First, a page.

By Rosina Gallagher
This was certainly the spirit at the 24th SENG Annual Conference held in Kansas City/Overland Park, Kansas, July 13-15. Over 400 parents, educators, professionals, children and teens participated in this unique family affair! If you were there, you experienced it, and this newsletter will remind you of fresh ideas, confirmed beliefs, and the joys and sorrows shared with new and old friends and colleagues. If you could not be with us, I hope my reflections will rekindle a spark to join us at SENG’s Silver Anniversary next summer.
Outstanding keynote presenters touched our hearts, enlightened our brains, and bolstered our courage to carry on until next year. On Friday, Barbara Kerr shared a new approach to identifying creative youth by comparing their achievement, personality, and interest profiles to those of eminent individuals when they were young men and women. The counseling strategies developed at the University of Kansas affirm student “flow” by identifying strengths and challenges, providing mentors, and enhancing hopes and courage to form creative communities.
Barbara Clark, through heart-warming vignettes, impressed upon us that, as parents and professionals, we should be guiding–not directing–gifted children to find their own solutions and turn each experience into a learning opportunity. Barbara recounted engaging examples of actual challenges faced by gifted children and showed that with appropriate placement, these kids were once again able to feel “normal.”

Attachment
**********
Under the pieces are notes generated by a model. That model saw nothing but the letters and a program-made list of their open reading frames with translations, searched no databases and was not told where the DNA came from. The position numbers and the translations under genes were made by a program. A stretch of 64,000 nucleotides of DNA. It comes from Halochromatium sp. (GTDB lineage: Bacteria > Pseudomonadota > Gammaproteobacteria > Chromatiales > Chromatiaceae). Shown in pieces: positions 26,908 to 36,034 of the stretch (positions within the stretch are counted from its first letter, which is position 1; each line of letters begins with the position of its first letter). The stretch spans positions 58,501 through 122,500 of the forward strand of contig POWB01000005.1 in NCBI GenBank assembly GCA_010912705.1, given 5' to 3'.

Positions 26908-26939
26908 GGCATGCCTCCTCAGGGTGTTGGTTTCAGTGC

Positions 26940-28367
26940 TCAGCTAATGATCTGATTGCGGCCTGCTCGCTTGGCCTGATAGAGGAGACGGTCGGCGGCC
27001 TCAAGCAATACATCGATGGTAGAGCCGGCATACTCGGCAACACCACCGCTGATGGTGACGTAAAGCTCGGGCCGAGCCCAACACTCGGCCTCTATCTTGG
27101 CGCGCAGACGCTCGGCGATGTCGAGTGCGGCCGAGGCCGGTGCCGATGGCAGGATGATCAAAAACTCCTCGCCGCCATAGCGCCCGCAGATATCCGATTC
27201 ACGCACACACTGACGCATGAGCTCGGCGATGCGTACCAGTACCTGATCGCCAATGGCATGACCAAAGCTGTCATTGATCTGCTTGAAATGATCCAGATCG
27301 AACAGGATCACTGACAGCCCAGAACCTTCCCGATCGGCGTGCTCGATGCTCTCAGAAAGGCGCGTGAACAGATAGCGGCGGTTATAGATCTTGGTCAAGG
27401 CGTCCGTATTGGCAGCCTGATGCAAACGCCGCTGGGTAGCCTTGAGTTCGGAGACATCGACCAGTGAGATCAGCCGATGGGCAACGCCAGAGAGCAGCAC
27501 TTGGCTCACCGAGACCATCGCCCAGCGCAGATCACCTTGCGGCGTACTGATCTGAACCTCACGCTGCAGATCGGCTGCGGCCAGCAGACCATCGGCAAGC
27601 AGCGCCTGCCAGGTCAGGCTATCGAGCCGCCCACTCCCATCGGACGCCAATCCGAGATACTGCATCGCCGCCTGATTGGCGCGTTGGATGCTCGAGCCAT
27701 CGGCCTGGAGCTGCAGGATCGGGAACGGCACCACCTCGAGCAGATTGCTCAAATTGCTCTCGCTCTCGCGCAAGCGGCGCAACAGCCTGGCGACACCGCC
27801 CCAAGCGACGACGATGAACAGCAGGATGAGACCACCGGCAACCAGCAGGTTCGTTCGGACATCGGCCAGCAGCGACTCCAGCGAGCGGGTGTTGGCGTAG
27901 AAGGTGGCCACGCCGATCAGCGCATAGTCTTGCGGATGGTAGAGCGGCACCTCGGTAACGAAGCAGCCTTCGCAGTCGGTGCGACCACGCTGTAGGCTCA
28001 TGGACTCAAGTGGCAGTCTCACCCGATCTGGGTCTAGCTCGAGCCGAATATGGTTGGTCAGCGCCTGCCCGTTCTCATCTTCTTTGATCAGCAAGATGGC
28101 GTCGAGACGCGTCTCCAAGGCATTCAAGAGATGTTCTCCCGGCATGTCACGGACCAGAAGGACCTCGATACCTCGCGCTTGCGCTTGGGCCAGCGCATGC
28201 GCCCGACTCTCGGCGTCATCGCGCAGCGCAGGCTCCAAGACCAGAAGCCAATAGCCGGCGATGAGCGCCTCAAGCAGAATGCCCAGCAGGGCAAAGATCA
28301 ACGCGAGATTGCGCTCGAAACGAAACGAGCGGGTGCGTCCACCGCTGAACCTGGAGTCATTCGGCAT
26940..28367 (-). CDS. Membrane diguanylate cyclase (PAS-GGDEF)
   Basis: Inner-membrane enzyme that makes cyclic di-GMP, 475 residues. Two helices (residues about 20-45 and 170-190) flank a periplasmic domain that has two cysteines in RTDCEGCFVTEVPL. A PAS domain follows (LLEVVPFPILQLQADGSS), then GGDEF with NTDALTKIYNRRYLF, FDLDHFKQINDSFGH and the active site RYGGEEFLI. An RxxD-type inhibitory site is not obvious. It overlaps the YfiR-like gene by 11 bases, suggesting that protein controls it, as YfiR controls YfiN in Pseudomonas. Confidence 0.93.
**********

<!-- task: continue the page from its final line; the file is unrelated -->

On Saturday, Jim Webb, in his inimitable caring fashion, discussed five traits characteristic of fully functioning gifted individuals: above average ability, high task commitment, creativity, courage, and caring. Accepting the first two as essential, he feels gifted children need to cultivate the last three in balance. What are the dangers of imbalance? Developing high courage and creativity but low or misguided caring, for example, may produce trivial pursuers, indifferent investigators, self-absorbed narcissists or gifted terrorists. Developing high creativity and caring but low courage may yield conformers, people pleasers who lack the courage to take a stand and go against tradition. High courage and caring but low creativity may produce consolidators of knowledge who rarely experience pain or disturbance as they fail to think outside the box. To help children cultivate creativity, courage and caring, we must let them be, guide them gently to trust in themselves, and nurture their inner-directness and resilience.
On Sunday, Dennis Higgins and Elizabeth Nielsen inspired us with gentle music and song to quest for “moral courage.” They reminded us of Robert Kennedy’s words, “Each time a man stands up for an ideal, or acts to improve the lot of others, or strikes out against injustice, he sends forth a tiny ripple of hope … that builds a current which can sweep down the mightiest walls of oppression and resistance.” Moral courage, rarer than great intelligence, is the essential quality that each of us must find if we wish to make a difference in the world.
The three days also provided an opportunity to acquire or hone skills and earn continuing education credits. Workshops included training to facilitate SENG-Model Parent Support Groups and to increase understanding of the relationship between emotional intelligence and intellectual giftedness for success in life. Another session addressed the formal training of professionals to hopefully reduce misdiagnoses or dual diagnoses of children and youth.